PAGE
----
Reaching for something salty. Then something sweet. No wait, something crunchy that is sweet and salty. How about sour and then something spicy? Maybe I'll just have both.
We all have food preferences and tastes that we enjoy more than others. Certainly this adds and contributes to our individuality as people in this world. But, there are times where our food choices are made from an emotional stand point as opposed to a physical one. In short, we have hormones in our body that send messages to our brain to let us know if we are full or not. Sometimes, if we are eating quickly, on the run, or not in a mindful matter, we will not notice or "hear" the message that our body is sending us - that we're full.
When we are eating because of a strong emotion as opposed to from a sense of hunger we can end up in a cycle of emotional eating. Some examples of negative emotions can be: stress, loneliness, anger, tired/bored, or sadness. Emotional eating occurs when a person is looking to feel better about an emotion instead of eating to satisfy physical hunger.
In my research and own personal experience I have found the main issue with emotional eating to be that the emotion is still there...even after the food has been consumed. This is a catch 22, because now not only is the emotion still there, it might be even worse, because you feel full of food that you didn't actually want to eat. Then, on top of whatever strong emotion was already present, feelings of guilt, shame, regret, or anger set in because food choices were made, but not out of a nutritional need.
Contrary to popular belief, I do not think that emotional eating is as simple as an issue of self-control. It runs deeper than that. When food is associated with any sort of reward or gratification, endorphins are released when the food is consumed and activates the reward and pleasure part of the brain. This is a big deal, simply put - it overrides the messages of being full and being hungry in the brain. Therefore, you - we - never get the message. Creating the vicious cycle of the negative feedback loop: person feels negative emotion > person eats comfort food to feel good > person eats more of comfort food because they feel guilt/shame/regret for eating the food in the first place. Then at this point the cycle has started and to break it can be an incredible challenge.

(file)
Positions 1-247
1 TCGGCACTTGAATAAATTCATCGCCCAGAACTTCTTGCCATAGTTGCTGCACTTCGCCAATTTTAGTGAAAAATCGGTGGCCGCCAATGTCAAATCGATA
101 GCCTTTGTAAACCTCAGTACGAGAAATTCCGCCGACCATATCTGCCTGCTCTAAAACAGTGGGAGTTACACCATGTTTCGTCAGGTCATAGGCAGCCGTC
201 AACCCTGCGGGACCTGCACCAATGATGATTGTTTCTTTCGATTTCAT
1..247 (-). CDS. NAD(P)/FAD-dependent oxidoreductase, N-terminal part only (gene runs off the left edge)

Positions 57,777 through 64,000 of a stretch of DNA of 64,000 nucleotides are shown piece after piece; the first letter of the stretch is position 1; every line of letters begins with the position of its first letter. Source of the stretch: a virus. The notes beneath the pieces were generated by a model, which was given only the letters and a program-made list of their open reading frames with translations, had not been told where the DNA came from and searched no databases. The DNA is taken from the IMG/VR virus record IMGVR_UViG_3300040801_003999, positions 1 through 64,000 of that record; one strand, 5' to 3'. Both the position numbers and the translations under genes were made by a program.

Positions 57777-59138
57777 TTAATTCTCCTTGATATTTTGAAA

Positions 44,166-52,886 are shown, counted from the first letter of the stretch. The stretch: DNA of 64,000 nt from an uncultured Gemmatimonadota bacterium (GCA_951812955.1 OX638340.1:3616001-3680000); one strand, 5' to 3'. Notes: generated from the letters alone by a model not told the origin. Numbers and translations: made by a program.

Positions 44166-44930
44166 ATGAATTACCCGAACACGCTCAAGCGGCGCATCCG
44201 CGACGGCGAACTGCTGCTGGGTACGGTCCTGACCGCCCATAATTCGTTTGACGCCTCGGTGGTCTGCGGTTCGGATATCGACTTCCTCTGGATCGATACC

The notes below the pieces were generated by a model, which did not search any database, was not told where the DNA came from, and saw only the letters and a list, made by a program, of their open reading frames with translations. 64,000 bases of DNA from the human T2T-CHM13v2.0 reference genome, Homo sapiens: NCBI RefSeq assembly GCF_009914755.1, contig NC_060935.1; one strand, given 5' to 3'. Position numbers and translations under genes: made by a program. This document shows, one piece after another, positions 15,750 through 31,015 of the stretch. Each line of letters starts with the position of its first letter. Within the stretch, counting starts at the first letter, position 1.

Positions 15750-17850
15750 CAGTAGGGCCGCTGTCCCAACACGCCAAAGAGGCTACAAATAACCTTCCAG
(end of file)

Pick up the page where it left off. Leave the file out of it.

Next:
But how do we stop it? How do we end the emotional eating cycle?
Step one is to address our emotions and identify triggers. They need to be heard, validated, and dealt with in the best way possible. Step two is to be forgiving of ourselves. Yes, we all make mistakes, but every day is a new opportunity, and we have the ability to train ourselves that every meal and every hour is also a new opportunity to make new choices and decisions that involve our brain not just our emotions.
Step three is to be mindful and present in our eating. Mindfulness can be compared to a deepened awareness of our choices- thereby enabling not just an emotional decision to take place but a thought out, reasoned, and careful one. We are mindful when we cross the street and we should be mindful before, after, and while we eat. That is the only way to truly "hear" the message the hormones in our body are telling us. And we need the message! That's how we know if we are full and our needs are met or if we need more.
Other solutions for breaking the cycle are:
- Find another healthy way to cope with the negative feelings at hand. Call a friend, go for a walk, read a book, write about it, draw - whatever will work for you.
- Count to ten before you eat the food. That will allow you to check in with your body if you're really physically hungry or if the feeling of hunger is coming from an emotional place.
- Take a deep breath. Something really powerful about the body is that our breath feels as if it connects our body to our soul. Taking a set of three deep breaths can give you the head space and needed connection between your emotions and your mind. Give it a try!
Through our mindfulness and addressing of our mind, body, and soul I hope that we can truly nourish our neshamas in the best way possible.
Singh, M. (2014). Mood, food, and obesity. Frontiers in Psychology, 5, 925. http://doi.org/10.3389/fpsyg.2014.00925
Yau, Y. H. C., & Potenza, M. N. (2013). Stress and Eating Behaviors. Minerva Endocrinologica, 38(3), 255–267.